These themselves are arguably good things for the world. It is attractive to believe that somehow Christmas promises to restore a childlike sense of innocent optimism to adults, if but for a brief time.
However, these can be harmful as well. If Santa becomes like a god and magic is an excuse for effort, the effects on society can be debilitating.
Which brings us to the timing of Christmas. The date, December 25, is enshrined on the calendar as one of the religious Christmas myths.
The Religious Myths
The 25th of December is religiously celebrated as the birthday of Christ. In fact, that is not a fact.
The only historical sources of Christ’s birth come from the Bible. There is no date given there.
No one knows the real birthday of Jesus! No date is given in the Bible, so why do we celebrate it on the 25th December? The early Christians certainly had many arguments as to when it should be celebrated! Also, the birth of Jesus probably didn’t happen in the year 1 but slightly earlier, somewhere between 2 BCE/BC and 7 BCE/BC, possibly in 4 BCE/BC…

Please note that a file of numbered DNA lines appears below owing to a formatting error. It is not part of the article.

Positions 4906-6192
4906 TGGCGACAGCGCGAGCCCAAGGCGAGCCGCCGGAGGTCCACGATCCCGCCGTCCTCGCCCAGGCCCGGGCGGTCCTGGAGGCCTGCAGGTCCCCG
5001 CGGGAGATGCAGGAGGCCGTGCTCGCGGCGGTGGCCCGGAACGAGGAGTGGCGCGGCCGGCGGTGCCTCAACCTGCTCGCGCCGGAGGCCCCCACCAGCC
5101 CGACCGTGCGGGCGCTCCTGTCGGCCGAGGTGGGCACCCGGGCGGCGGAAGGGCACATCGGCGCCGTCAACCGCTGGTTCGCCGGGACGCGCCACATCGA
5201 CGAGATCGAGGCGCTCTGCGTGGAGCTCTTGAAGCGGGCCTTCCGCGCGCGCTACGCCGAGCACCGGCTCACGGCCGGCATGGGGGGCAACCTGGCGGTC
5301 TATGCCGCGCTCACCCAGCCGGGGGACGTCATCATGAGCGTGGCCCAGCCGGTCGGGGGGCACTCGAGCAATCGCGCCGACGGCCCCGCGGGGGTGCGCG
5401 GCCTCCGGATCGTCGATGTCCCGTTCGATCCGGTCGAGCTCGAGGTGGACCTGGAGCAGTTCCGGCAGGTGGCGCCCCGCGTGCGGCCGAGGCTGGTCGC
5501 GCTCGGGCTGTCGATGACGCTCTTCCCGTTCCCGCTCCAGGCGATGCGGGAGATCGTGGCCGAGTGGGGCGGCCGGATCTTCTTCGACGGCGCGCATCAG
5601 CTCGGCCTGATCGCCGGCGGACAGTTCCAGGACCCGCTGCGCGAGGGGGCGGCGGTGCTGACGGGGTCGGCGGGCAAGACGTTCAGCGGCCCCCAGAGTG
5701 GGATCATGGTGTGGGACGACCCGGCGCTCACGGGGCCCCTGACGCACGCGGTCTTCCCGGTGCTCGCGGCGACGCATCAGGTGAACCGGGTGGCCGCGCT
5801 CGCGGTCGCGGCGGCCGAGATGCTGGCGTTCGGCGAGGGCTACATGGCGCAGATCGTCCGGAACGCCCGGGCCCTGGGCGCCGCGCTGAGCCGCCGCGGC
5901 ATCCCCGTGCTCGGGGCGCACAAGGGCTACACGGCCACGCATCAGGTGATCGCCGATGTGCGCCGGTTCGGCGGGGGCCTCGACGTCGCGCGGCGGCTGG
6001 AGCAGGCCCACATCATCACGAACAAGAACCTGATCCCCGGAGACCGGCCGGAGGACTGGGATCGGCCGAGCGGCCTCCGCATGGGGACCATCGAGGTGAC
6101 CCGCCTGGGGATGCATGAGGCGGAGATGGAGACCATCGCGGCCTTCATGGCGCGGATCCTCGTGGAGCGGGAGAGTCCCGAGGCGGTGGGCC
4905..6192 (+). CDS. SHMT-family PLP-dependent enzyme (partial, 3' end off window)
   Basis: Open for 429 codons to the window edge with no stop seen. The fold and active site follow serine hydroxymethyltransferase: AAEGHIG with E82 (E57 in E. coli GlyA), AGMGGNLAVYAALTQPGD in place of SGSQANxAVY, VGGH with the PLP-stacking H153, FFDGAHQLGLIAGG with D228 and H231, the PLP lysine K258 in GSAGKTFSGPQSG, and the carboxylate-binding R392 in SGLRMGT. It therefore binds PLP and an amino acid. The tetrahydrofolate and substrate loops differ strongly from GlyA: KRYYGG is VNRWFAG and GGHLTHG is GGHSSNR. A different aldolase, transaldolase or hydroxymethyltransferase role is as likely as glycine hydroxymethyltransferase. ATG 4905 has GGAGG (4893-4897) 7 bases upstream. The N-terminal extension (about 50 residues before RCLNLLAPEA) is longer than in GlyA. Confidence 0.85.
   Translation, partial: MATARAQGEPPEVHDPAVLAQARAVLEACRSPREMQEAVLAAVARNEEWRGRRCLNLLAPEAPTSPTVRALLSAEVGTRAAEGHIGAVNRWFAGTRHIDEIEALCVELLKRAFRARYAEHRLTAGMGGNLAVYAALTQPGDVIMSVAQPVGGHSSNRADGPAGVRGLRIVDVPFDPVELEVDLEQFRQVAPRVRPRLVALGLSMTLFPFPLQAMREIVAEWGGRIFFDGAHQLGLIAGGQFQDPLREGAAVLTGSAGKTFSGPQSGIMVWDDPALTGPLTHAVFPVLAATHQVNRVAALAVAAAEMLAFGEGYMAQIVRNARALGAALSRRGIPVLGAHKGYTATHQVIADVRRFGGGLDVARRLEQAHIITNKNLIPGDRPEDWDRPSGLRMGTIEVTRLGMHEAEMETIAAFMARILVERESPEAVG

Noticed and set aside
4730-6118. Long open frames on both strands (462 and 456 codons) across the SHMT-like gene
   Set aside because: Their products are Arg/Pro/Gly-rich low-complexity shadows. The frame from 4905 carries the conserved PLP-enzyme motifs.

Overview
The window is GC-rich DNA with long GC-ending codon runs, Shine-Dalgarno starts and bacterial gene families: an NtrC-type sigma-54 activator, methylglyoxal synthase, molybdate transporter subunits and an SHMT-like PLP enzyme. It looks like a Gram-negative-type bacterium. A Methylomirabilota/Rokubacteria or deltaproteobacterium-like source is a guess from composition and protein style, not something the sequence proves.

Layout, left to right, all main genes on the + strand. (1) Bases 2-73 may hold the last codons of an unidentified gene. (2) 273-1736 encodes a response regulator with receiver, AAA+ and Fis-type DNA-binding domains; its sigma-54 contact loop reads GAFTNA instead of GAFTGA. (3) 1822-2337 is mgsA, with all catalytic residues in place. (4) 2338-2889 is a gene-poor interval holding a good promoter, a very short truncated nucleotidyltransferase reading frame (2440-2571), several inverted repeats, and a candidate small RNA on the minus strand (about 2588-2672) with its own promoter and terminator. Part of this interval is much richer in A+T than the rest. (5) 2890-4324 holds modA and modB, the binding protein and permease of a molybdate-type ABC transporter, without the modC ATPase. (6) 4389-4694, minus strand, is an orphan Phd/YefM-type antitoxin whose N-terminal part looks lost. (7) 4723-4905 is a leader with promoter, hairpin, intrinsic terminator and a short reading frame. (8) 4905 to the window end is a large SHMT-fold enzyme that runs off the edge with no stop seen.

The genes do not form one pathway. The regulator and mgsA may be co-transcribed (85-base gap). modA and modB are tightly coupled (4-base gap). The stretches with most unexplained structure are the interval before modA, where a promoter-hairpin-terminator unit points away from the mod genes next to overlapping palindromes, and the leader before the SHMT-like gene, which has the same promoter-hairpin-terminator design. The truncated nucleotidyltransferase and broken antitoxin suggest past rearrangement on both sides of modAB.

Another mythical Christmas scene is the traditional display of the Nativity. The inclusion of the ‘three wise men’ in the display is not accurate.
Matthew 2:1 Now after Jesus was born in Bethlehem of Judea in the days of Herod the king, behold, wise men from the east came to Jerusalem, 2. saying, “Where is he who has been born king of the Jews? For we saw his star when it rose and have come to worship him.” …2:9 After listening to the king, they went on their way. And behold, the star that they had seen when it rose went before them until it came to rest over the place where the child was. 10 When they saw the star, they rejoiced exceedingly with great joy. 11 And going into the house, they saw the child with Mary his mother, and they fell down and worshiped him. Then, opening their treasures, they offered him gifts, gold and frankincense and myrrh. [ESV]
No manger and no infant await the wise men. They went to a “house” and saw a “child.”
It is likely that Jesus was about two years old at the time. After the visit of the wise men, the king sends out soldiers to kill all male children two and under.